Lee Daniels, the director of this summer’s blockbuster, “The Butler,” says his father beat him for being gay. In an August interview, the director of 2009′s “Precious” talks about homophobia and racism, and how that impacted his childhood and his later works.
“I ran from that for such a long time – my identity – because I was beaten for it, and then my dad died and I was sort of happy that he did because I dunno that I would have been alive, he’d just kept beating me for being gay,” Daniels told KCRW. “So my mom didn’t want me around cause then… in the African American community we don’t embrace that [being gay]. You know, we simply don’t because men have to be strong and being gay is not a good thing. And so my mom took me to an all-white school… at that point I went from being ‘gay, gay, gay’ to ‘n—er, n—er, n—er.’ …It’s a very, very, very painful experience to live and I try to show that in all of my work, you know, the personal atrocities that I’ve lived.”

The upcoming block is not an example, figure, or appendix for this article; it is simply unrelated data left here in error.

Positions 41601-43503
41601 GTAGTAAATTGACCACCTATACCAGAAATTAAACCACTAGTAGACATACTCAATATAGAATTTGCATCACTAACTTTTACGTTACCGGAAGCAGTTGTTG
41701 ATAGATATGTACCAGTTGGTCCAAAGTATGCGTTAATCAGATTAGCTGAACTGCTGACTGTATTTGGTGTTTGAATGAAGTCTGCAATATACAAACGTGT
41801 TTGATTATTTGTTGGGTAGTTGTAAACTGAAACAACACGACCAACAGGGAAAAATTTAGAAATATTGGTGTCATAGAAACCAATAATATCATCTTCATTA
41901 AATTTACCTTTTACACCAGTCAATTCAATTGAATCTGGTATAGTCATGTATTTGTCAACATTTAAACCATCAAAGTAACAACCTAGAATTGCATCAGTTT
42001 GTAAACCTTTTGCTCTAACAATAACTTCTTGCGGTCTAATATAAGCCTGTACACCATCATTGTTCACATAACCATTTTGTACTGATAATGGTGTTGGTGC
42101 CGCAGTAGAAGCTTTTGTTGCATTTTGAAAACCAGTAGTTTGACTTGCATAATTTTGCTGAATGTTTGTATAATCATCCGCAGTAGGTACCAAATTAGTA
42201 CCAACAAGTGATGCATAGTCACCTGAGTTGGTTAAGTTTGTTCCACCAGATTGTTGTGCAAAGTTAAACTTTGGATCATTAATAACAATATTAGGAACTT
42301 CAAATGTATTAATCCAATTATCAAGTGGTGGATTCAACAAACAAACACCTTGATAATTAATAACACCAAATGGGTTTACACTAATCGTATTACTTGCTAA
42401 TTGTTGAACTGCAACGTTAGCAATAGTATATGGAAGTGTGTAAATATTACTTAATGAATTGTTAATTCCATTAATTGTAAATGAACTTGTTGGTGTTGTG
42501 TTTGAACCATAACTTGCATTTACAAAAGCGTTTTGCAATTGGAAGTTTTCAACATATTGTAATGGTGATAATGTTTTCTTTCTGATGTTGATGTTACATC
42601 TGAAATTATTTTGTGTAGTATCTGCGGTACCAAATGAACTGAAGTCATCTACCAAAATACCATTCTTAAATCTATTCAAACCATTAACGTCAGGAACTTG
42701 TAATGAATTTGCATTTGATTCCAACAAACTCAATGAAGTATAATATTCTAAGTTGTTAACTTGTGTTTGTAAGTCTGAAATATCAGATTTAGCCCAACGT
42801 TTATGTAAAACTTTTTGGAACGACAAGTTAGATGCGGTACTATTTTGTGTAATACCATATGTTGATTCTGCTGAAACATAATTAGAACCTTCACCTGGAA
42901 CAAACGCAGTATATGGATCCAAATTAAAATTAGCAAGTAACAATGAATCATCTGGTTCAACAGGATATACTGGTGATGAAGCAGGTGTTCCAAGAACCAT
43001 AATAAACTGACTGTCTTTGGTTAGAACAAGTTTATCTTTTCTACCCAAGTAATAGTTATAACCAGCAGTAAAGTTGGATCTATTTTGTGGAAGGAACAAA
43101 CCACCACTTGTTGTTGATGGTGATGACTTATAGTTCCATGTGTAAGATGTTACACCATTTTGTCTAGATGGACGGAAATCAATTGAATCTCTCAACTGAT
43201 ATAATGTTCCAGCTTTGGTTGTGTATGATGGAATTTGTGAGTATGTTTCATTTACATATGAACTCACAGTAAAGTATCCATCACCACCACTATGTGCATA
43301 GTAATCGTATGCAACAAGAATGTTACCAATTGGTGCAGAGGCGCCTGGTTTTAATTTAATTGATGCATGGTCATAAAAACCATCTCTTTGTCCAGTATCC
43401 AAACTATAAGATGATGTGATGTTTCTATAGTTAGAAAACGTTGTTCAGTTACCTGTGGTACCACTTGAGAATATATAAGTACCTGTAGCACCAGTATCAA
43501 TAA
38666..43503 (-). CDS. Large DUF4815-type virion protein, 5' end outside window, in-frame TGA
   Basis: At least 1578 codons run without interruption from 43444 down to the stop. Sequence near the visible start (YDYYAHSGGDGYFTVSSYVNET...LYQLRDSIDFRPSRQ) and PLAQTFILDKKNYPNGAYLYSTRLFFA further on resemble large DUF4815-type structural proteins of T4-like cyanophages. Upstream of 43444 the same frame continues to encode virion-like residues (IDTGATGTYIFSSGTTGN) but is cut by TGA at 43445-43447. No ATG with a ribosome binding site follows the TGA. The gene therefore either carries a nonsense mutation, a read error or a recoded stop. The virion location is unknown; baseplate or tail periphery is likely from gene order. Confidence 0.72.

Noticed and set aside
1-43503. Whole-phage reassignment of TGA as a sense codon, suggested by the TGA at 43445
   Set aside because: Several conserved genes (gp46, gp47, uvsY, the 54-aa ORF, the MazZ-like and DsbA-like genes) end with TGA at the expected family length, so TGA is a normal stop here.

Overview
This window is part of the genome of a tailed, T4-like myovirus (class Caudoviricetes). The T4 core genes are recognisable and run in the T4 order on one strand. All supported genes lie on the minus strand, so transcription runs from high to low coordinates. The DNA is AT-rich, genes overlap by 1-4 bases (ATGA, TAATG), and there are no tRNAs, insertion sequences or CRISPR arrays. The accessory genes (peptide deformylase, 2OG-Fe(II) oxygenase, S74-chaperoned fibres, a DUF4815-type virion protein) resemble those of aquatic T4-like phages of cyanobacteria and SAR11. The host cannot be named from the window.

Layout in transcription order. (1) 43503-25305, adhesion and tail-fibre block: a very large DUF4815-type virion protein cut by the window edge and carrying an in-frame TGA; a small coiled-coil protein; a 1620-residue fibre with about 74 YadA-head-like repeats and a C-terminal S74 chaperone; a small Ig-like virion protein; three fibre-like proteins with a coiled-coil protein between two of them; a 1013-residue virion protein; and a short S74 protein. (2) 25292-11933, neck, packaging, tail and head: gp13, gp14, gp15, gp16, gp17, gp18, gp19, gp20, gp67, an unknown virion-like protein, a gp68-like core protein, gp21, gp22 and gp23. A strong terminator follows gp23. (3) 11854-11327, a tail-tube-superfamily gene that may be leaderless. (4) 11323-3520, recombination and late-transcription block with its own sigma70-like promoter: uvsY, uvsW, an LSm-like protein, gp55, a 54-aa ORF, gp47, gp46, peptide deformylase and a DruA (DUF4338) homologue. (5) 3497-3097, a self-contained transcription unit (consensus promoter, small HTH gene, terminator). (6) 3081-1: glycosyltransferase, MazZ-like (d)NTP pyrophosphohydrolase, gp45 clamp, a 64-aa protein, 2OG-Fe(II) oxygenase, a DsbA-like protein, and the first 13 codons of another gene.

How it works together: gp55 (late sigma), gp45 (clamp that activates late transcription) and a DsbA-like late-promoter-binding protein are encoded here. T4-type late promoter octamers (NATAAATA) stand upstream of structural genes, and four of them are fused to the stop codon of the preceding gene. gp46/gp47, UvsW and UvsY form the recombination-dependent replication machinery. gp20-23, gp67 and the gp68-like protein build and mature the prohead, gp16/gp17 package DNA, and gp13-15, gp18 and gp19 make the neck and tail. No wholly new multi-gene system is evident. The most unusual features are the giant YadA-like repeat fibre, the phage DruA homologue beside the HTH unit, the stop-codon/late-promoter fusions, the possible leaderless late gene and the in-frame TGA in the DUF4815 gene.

Daniels, in this fascinating and revealing interview, reveals his father put him in a trashcan, to punish him, and that’s where he would write. He also says he knew he wanted to express himself in a different way. Daniels says he’s since forgiven his father.
The interview, below, starts at about the 6:55 mark. The relevant portion starts at about the 21:05 mark.
Hat tip: Queerty
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